In a room illuminated solely by colorful lights and music booming from a soundboard, attendees in a Heavy Meditation event were provided a unique space to relax in an unseemingly therapeutic way.
The Heavy Meditation event, hosted by the Brain Arts Organization at the Dorchester Art Project Saturday, heavily incorporated music into the practice in a model developed by Adam Tuttle, a licensed therapist and sound artist. The music is used to help people sit in silence and truly immerse themselves in the practice of meditating, Tuttle said.
“For me specifically, I started to develop [this model] for myself,” Tuttle said. “I find it very challenging to sit in silence… It’s hard to have a lot of active thoughts when the music is so loud and you can feel the pressure of the base.”
Tuttle said his interest in meditation and his drive to host an event on heavy meditation stemmed from his experience as a trauma therapist. When working with people who have anxiety or other forms of mental illnesses, Tuttle said he has witnessed the effectiveness that meditation provides his clients in controlling the mind and body.
“I have a trauma specialization so I’m drawn to working with trauma and chronic mental illness,” Tuttle said. “With that comes anxiety, panic attacks and I’ve seen grounding techniques in meditation to be very helpful in teaching you to regulate your body’s response to stimuli.”
Heavy music engages multiple senses through various sounds that people hear and experience during meditation, Tuttle said. He said this is a full body experience, which is not the case for some other therapeutic methods.
“It’s a full body experience, so it engages a lot of other senses that might not be engaged with other types of therapy,” Tuttle said. “The vibrations themselves evoke different feelings.”
Emma Leavitt, the creative and marketing director of the Brain Arts Organization, said she believes events like this are very important in today’s society because many people may not have the time or resources to properly get treated for mental illnesses, she said. Meditation gives people the ability to be in touch with their consciousness and control their thoughts, Leavitt said.
“We’re living in a really f—ed up society that doesn’t prioritize health and prevention,” Leavitt said. “I think meditation is a very empowering form of healthcare because it’s very focused on the singular individual, taking responsibility for their own thoughts and their own reality that they manifest through their consciousness.”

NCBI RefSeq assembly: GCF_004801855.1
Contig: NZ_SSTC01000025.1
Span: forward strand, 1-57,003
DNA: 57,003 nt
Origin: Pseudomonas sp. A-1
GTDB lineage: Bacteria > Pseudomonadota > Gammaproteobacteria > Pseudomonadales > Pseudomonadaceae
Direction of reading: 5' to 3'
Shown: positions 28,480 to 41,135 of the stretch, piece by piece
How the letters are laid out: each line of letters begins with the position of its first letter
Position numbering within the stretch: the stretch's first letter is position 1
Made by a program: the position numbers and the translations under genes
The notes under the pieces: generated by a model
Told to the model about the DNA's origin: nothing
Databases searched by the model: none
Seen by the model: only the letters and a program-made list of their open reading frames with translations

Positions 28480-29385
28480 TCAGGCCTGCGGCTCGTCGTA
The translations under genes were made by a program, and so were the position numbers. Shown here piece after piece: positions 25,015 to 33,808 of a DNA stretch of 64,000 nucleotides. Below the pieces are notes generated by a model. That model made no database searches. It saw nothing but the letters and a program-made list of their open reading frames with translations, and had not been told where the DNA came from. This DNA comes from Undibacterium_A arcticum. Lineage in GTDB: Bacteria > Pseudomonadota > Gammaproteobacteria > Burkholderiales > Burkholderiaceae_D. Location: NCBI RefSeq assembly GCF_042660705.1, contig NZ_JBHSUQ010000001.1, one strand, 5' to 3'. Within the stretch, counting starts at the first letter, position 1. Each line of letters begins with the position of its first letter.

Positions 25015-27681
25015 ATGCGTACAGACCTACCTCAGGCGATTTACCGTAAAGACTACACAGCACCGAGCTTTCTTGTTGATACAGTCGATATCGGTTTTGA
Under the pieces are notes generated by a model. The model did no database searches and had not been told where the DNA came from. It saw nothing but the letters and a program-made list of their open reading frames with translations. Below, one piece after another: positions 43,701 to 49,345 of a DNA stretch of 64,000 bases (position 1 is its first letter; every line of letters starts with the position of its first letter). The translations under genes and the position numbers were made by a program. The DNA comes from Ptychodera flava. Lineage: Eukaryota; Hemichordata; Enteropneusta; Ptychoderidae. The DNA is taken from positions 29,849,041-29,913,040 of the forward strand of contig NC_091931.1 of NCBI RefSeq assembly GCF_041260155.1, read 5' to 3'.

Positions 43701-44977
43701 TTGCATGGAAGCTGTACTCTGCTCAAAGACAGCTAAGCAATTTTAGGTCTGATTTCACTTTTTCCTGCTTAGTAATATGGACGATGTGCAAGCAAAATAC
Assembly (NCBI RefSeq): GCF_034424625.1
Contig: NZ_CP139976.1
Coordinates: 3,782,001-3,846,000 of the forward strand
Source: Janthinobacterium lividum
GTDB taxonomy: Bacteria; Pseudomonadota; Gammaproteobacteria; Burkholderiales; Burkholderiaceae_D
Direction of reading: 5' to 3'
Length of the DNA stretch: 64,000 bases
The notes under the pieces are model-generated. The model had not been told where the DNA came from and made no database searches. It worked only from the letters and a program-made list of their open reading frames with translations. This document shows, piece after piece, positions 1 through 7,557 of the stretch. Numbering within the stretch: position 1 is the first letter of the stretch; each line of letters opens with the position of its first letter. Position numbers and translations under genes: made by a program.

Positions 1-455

Leavitt said the Brain Arts Organization hopes to continue to host events like this because people in the community have been expressing a greater interest in activities relating to health. In the past, the organization has primarily focused on arts and music, but Leavitt said they are branching out to cater to the community’s desires.
“We’ve been solely focused on art since we’ve started our non-profit,” Leavitt said. “[But] since we’ve been in Dorchester, we’ve just noticed there’s a big appetite for healing or wellness activities.”
Sharon Cardamone, who teaches “Guided Yoga Meditation” for academic credit at Boston University’s Fitness & Recreation Center, wrote in an email that she believes there are many mental and physical benefits to practicing meditation.
“Some of the benefits of meditation that I experience myself and have also seen in my students,” Cardamone wrote, “are enhanced attention spans, more focus, more positive thinking, a feeling of contentment, more compassion, more of an altruistic attitude, better sleep, pain relief or reduced pain, a calmer mind and developing more creative solutions to problems, among others.”
It is important to offer meditation as a class at BU because it gives students an outlet away from their busy, technologically immersed lifestyles, Cardamone wrote. Hectic schedules and increased phone use creates higher stress and anxiety levels.
“People are pulled in so many directions because of the rapid advances in technology–the distraction of phones, texting, emails, social media, which can make the mind very scattered and anxious,” Cardamone wrote. “Meditation can provide a restful oasis from the modern busy-ness of life.”
Christopher Nehme, 29, of Somerville said he does not meditate on a daily basis but said he found his experience at the meditation event to be beneficial.
“As a fan of drone music, the event was already rewarding on a musical level,” Nehme said. “The opportunity to meditate as well was an added bonus for me.”